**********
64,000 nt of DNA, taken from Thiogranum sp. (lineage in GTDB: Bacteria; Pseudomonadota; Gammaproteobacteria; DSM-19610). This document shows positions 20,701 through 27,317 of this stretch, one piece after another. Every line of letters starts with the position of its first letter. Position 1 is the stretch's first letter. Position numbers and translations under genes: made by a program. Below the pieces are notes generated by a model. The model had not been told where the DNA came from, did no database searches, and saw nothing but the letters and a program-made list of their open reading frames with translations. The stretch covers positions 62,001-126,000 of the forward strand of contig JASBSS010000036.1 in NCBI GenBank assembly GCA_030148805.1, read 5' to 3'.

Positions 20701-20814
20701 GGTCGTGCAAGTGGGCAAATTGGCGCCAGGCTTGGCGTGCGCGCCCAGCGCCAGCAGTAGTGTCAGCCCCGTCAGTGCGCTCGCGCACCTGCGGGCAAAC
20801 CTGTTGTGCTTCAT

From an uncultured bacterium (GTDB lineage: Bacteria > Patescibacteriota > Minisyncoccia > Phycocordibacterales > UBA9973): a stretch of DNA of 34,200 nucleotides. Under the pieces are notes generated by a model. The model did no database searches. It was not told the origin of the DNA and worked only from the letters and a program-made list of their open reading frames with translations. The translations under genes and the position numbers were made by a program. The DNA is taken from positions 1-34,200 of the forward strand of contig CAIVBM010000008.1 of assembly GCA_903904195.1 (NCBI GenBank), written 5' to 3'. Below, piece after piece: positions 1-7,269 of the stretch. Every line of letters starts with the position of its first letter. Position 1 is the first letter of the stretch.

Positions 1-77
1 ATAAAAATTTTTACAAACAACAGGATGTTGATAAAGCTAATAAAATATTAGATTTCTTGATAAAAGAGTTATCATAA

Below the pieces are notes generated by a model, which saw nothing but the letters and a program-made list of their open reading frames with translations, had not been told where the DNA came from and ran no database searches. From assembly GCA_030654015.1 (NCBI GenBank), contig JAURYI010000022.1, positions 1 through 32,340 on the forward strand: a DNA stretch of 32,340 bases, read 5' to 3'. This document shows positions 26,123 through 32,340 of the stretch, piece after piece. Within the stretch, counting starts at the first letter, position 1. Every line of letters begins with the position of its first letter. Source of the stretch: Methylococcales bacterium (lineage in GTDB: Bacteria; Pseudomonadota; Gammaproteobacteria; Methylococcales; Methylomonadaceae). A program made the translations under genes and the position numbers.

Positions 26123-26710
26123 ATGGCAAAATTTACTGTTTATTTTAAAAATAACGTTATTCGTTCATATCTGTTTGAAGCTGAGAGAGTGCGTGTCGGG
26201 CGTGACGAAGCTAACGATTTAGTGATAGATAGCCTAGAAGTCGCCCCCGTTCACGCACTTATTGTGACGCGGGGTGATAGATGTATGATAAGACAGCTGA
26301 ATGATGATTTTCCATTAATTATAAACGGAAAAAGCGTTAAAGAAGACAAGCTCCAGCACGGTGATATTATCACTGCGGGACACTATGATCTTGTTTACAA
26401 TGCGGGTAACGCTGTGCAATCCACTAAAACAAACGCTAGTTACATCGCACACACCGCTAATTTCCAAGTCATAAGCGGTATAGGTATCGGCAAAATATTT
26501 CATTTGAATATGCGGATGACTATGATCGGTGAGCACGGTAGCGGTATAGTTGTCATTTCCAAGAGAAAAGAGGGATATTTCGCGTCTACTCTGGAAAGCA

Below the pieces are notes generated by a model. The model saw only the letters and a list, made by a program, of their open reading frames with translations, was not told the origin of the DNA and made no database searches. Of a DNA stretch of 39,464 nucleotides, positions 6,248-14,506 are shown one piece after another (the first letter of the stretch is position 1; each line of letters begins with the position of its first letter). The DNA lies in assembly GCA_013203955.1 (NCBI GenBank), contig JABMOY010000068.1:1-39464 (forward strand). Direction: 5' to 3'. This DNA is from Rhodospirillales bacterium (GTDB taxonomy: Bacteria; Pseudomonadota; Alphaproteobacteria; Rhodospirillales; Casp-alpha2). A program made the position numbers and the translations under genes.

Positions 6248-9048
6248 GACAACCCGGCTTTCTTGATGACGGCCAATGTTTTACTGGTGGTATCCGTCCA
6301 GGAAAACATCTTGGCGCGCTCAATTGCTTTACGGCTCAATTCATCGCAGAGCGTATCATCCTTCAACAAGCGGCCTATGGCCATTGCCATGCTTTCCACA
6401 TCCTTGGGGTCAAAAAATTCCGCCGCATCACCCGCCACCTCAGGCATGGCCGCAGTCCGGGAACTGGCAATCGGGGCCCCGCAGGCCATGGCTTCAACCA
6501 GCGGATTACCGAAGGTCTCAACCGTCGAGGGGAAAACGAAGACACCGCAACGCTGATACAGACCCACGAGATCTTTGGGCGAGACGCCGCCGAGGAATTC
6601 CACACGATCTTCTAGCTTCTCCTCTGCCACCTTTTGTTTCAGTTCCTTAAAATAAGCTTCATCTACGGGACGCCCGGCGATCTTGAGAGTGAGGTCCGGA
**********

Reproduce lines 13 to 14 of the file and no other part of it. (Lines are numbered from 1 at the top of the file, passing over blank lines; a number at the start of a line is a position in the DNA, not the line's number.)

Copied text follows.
26401 TGCGGGTAACGCTGTGCAATCCACTAAAACAAACGCTAGTTACATCGCACACACCGCTAATTTCCAAGTCATAAGCGGTATAGGTATCGGCAAAATATTT
26501 CATTTGAATATGCGGATGACTATGATCGGTGAGCACGGTAGCGGTATAGTTGTCATTTCCAAGAGAAAAGAGGGATATTTCGCGTCTACTCTGGAAAGCA